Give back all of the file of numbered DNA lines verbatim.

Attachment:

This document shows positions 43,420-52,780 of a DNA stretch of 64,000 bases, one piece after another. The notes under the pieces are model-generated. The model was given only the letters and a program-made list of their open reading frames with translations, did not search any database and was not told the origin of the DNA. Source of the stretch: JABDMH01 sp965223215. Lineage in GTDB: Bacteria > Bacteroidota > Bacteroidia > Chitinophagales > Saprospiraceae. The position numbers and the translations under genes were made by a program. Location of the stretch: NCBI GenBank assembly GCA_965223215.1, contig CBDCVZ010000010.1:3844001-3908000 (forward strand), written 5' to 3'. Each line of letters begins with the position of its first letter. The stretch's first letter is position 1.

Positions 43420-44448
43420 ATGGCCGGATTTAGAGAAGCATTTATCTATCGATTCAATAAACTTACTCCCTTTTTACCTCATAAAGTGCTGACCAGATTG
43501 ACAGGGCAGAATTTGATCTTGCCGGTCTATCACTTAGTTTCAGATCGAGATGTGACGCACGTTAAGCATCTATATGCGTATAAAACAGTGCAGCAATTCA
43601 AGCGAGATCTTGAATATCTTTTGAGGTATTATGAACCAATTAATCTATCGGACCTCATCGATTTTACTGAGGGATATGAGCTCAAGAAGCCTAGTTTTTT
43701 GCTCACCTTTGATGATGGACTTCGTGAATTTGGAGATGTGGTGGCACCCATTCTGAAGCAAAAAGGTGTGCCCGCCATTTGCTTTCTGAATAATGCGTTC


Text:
This document shows positions 43,420-52,780 of a DNA stretch of 64,000 bases, one piece after another. The notes under the pieces are model-generated. The model was given only the letters and a program-made list of their open reading frames with translations, did not search any database and was not told the origin of the DNA. Source of the stretch: JABDMH01 sp965223215. Lineage in GTDB: Bacteria > Bacteroidota > Bacteroidia > Chitinophagales > Saprospiraceae. The position numbers and the translations under genes were made by a program. Location of the stretch: NCBI GenBank assembly GCA_965223215.1, contig CBDCVZ010000010.1:3844001-3908000 (forward strand), written 5' to 3'. Each line of letters begins with the position of its first letter. The stretch's first letter is position 1.

Positions 43420-44448
43420 ATGGCCGGATTTAGAGAAGCATTTATCTATCGATTCAATAAACTTACTCCCTTTTTACCTCATAAAGTGCTGACCAGATTG
43501 ACAGGGCAGAATTTGATCTTGCCGGTCTATCACTTAGTTTCAGATCGAGATGTGACGCACGTTAAGCATCTATATGCGTATAAAACAGTGCAGCAATTCA
43601 AGCGAGATCTTGAATATCTTTTGAGGTATTATGAACCAATTAATCTATCGGACCTCATCGATTTTACTGAGGGATATGAGCTCAAGAAGCCTAGTTTTTT
43701 GCTCACCTTTGATGATGGACTTCGTGAATTTGGAGATGTGGTGGCACCCATTCTGAAGCAAAAAGGTGTGCCCGCCATTTGCTTTCTGAATAATGCGTTC